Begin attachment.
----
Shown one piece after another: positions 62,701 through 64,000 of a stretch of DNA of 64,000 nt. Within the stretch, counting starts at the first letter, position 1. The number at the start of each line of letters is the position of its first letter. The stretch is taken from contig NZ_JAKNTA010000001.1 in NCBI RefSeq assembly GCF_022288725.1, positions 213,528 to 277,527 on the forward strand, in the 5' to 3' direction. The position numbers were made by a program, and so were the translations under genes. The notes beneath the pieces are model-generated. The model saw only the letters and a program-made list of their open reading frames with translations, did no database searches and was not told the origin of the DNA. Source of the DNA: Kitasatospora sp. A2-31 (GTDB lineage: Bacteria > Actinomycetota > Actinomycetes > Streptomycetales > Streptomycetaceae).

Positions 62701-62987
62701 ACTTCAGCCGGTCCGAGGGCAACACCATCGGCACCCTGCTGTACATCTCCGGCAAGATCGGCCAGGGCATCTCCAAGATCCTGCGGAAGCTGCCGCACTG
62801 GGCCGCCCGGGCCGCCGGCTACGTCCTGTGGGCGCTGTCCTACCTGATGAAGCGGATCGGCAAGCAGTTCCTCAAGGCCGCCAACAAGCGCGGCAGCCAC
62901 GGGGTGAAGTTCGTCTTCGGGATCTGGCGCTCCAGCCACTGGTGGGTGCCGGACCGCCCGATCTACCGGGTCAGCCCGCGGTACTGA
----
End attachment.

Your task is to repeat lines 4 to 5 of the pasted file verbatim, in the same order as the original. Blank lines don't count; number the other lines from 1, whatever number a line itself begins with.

62801 GGCCGCCCGGGCCGCCGGCTACGTCCTGTGGGCGCTGTCCTACCTGATGAAGCGGATCGGCAAGCAGTTCCTCAAGGCCGCCAACAAGCGCGGCAGCCAC
62901 GGGGTGAAGTTCGTCTTCGGGATCTGGCGCTCCAGCCACTGGTGGGTGCCGGACCGCCCGATCTACCGGGTCAGCCCGCGGTACTGA